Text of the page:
Code of ethics

The Museum is a world-class visitor attraction and leading science research centre. We use our unique collections and unrivalled expertise to tackle the biggest challenges facing the world today.

We care for more than 80 million specimens spanning billions of years and welcome more than five million visitors annually. The British Museum Act 1963 defines a duty to care for the collections, keep them safe and make them available to the public.

The Museum is committed to the highest standards of ethical conduct in our activities. Ethics are an essential part of decision-making and of ensuring proper and transparent administration of the Museum. This code of ethics underpins our mission and vision, core organisational values and strategic objectives:

  • our vision is a future where both people and the planet thrive
  • our mission is to create advocates for the planet 

Our values

  • we are connected
  • we encourage creativity
  • we champion diversity
  • we value evidence

Our strategy to 2031

  • secure the future of our collection
  • engage and involve the widest possible audience
  • transform the study of natural history
  • develop our gardens and galleries
  • create a resilient and sustainable organisation

The entire Museum community, including staff, agency, contractors, consultants, volunteers, scientific associates and students are expected to act ethically and in accordance with the principles set out in this code when making decisions at all levels.

In addition to our core values we subscribe to the Nolan Committee's principles for public life: selflessness, integrity, objectivity, accountability, openness, honesty and leadership.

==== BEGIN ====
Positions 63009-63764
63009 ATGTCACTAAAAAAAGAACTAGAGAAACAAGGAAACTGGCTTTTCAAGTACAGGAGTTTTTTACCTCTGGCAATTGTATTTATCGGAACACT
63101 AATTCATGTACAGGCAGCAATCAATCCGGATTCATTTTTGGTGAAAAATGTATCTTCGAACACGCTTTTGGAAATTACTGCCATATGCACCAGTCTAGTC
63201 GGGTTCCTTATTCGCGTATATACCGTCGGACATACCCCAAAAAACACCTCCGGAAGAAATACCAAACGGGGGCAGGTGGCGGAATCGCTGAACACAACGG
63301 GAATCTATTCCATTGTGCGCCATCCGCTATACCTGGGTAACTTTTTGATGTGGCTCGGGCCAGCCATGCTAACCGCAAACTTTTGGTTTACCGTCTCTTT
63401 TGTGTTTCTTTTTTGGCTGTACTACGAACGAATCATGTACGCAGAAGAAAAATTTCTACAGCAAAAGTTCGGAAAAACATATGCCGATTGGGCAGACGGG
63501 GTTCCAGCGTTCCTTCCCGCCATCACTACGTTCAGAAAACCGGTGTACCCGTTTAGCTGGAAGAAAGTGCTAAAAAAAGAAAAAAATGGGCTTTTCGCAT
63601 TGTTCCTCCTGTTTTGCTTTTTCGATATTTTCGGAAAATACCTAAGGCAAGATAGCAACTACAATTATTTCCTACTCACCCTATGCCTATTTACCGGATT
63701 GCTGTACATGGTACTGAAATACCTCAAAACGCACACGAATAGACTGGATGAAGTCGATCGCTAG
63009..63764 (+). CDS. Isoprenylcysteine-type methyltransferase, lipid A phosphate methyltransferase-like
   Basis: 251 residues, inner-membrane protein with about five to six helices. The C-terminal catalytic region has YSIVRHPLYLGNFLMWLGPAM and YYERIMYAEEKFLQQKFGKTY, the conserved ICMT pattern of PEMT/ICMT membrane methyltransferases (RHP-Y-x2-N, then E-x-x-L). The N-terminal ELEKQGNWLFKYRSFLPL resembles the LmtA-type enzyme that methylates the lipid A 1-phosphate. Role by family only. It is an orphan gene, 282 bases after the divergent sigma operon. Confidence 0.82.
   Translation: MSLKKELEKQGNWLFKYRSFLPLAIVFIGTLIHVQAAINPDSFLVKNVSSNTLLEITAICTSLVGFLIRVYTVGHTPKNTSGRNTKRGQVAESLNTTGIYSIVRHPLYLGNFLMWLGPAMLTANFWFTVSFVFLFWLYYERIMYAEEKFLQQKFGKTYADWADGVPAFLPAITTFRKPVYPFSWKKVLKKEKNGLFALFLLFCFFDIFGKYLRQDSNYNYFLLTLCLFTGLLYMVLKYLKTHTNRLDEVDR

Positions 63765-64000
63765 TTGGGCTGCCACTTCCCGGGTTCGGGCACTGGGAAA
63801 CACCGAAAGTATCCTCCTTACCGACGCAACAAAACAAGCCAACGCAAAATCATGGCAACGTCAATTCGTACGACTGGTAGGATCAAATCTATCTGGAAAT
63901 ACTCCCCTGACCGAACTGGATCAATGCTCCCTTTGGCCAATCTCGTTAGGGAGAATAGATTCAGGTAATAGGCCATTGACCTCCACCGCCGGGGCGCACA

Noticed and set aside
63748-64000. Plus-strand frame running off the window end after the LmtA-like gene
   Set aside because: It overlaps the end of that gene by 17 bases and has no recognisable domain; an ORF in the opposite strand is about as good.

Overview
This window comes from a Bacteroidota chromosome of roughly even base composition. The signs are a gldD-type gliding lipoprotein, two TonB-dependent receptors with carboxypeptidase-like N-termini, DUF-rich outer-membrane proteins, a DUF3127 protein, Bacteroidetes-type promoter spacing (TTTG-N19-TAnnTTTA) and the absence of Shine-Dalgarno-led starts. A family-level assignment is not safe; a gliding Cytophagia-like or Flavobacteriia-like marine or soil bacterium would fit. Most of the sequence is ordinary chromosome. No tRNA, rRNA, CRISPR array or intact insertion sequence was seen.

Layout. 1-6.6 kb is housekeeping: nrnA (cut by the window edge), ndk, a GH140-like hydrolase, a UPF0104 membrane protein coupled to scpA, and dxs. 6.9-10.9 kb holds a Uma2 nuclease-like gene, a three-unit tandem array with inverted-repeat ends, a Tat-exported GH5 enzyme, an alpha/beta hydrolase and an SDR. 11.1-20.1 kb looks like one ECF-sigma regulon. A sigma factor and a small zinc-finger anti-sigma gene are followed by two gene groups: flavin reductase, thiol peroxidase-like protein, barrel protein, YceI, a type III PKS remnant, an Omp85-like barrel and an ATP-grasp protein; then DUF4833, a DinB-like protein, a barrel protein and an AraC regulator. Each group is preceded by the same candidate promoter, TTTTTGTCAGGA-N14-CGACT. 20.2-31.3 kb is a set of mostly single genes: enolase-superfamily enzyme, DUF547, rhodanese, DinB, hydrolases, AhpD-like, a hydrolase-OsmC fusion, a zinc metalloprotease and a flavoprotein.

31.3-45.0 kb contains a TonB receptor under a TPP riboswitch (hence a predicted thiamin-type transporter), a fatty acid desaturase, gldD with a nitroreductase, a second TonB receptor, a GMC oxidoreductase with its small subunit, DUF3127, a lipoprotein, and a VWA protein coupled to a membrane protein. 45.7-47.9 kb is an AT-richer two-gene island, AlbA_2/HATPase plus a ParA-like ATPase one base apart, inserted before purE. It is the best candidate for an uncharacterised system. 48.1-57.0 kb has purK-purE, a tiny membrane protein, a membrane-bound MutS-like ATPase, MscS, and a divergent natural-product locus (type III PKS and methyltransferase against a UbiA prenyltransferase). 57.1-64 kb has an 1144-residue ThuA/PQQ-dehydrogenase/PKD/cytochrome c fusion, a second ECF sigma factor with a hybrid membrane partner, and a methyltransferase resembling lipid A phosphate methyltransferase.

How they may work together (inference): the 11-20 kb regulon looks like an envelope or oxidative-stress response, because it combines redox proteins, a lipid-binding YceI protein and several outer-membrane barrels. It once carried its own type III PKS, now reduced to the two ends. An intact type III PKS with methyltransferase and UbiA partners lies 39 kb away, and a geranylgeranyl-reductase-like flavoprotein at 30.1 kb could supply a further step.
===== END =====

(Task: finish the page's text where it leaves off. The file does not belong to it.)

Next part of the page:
This code:

  1. Sets out the key ethical principles to which the Museum is committed.
  2. Describes Museum governance and decision-making processes around complex ethical matters.
  3. Lists the key policy and procedural documents related to our ethical decision making.

Ethical principles

Responsibility and integrity

  • We run all our operations fairly and responsibly, acting in the public interest.
  • We seek efficiency, economy, and prudence in the administration of public resources.
  • We conduct all our activities in accordance with appropriate professional standards and practices.
  • We maintain the highest standards of integrity in the conduct of research and collecting.

Accountability and transparency

  • We are consistent, fair, honest and transparent in our decision making.
  • We apply the highest standards of accountability and transparency to our funds.

Intellectual freedom

  • We maintain control of the content and integrity of our programmes, exhibitions and activities, without influence or interference.


  • We engage in meaningful and informed dialogue and foster collaboration, wherever possible.
  • We support freedom of speech and debate; respecting differing views.
  • We champion inclusivity and accessibility.


  • We act responsibly towards the natural world, considering the wider and future implications of our actions.